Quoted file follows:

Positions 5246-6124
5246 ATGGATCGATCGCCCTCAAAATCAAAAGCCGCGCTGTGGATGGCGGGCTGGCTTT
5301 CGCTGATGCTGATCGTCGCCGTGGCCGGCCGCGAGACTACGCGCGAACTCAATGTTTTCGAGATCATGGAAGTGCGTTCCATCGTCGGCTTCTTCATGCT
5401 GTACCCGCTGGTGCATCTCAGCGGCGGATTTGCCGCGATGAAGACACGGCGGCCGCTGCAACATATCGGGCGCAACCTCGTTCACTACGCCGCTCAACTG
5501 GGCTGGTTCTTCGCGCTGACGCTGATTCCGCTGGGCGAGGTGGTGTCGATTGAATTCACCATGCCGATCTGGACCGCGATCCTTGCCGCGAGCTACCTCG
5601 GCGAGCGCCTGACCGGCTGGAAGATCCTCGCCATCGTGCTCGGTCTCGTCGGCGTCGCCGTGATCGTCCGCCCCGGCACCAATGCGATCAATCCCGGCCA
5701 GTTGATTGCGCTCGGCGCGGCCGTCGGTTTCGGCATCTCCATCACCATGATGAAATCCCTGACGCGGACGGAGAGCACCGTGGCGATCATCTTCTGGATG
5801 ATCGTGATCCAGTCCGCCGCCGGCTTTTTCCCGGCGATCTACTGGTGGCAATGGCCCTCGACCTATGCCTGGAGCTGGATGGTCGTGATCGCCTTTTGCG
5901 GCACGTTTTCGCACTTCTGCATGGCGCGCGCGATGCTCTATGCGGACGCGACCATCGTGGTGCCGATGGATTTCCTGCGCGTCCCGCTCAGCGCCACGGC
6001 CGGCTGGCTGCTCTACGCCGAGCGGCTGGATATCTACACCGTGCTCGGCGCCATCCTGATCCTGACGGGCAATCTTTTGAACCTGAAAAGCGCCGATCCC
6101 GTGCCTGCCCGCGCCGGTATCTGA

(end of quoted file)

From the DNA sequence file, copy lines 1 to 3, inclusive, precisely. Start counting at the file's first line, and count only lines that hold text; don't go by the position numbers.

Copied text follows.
Positions 5246-6124
5246 ATGGATCGATCGCCCTCAAAATCAAAAGCCGCGCTGTGGATGGCGGGCTGGCTTT
5301 CGCTGATGCTGATCGTCGCCGTGGCCGGCCGCGAGACTACGCGCGAACTCAATGTTTTCGAGATCATGGAAGTGCGTTCCATCGTCGGCTTCTTCATGCT